According to the American Diabetes Association, about 15.7 million people (5.9 percent of the United States population) have diabetes. Nervous system damage (also called neuropathy, which we test for and treat at our Anderson Center for Nerve & Chronic Pain) affects about 60 to 70 percent of people with diabetes and is a major complication that may cause diabetics to lose feeling in their feet or hands.
Foot problems are a big risk in diabetics. In a diabetic foot, a wound as small as a blister from wearing a shoe that’s too tight can cause extensive damage. Diabetes decreases blood flow, making injuries slow to heal and placing them at risk for infection. These infections can spread quickly as well.
Diabetics must constantly monitor their feet or they could face severe consequences, including amputation. If you have diabetes, you should inspect your feet every day. Look for puncture wounds, bruises, pressure areas, redness, warmth, blisters, ulcers, scratches, cuts and nail problems. Get someone to help you, or use a mirror. If you find something, make an appointment to see one of our doctors for treatment.
Here’s some basic advice for taking care of your feet:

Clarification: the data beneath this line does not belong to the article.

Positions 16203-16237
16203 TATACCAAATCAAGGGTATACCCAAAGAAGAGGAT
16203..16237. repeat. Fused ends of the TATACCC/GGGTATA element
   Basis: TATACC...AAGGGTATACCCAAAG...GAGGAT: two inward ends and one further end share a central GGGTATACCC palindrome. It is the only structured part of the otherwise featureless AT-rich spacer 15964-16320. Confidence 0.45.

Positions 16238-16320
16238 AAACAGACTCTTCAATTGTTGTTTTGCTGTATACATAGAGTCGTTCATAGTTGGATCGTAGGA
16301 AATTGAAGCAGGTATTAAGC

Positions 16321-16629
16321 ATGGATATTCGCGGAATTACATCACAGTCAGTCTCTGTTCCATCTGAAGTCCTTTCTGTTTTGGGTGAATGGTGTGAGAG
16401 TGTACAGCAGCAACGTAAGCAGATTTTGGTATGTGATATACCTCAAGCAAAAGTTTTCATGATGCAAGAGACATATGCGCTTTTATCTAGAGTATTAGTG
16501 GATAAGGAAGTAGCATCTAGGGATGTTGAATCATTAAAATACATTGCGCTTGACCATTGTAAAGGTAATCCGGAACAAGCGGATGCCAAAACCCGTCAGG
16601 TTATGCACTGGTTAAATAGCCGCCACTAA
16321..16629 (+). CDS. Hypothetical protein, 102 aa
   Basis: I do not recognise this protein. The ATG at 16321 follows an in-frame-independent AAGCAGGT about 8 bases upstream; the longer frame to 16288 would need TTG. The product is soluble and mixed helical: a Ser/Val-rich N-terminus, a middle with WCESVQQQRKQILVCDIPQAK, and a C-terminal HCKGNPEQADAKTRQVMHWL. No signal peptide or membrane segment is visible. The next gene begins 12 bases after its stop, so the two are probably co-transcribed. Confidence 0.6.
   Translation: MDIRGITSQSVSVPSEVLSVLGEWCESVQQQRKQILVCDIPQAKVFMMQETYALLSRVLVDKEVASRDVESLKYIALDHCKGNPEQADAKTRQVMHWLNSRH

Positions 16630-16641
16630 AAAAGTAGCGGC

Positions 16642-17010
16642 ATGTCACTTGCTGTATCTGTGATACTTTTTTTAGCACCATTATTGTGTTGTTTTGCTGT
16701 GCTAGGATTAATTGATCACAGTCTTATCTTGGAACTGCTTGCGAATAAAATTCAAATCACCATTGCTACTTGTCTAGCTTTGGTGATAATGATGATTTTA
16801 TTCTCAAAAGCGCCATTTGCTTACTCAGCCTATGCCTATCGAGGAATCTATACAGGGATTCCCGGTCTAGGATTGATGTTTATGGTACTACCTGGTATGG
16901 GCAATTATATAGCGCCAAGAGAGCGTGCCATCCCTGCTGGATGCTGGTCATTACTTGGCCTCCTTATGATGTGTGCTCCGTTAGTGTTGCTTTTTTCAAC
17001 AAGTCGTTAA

- Keep your feet warm and dry.
- Don’t put your feet on radiators or in front of the fireplace.
- Don’t smoke or sit cross-legged. Both decrease blood supply to your feet.Don’t use heating pads or sharp instruments on your feet.Trim your toenails straight across. Avoid cutting the corners. Use a nail file or emery board. If you find an ingrown toenail, contact our office.
- Don’t put any lotion between your toes.
- Avoid stockings with elastic tops.
Diabetic Foot Ulcers and Charcot Foot
When your feet become numb, they are at risk for:
- Ulcers, which are open sores that may become infected.
- The bone condition Charcot foot (pronounced “sharko”). This is one of the most serious foot problems you can face and is caused when the bones of your foot fracture and disintegrate, warping the shape of your foot. Because your foot is numb, you feel no pain and continue to walk on it, creating further damage.
Diabetic foot ulcers and early phases of Charcot fractures can be treated with:
- A custom-walking boot, which supports the foot until all the swelling goes down.
- Surgery may be necessary if your deformity is too severe for a brace or shoe.
If you have any concerns with your feet or lower legs such as pain, a sore that won’t heal or becomes infected, reduced sensation to temperatures, numbness, or skin that becomes reddened or looks bruised, please make an appointment to see us.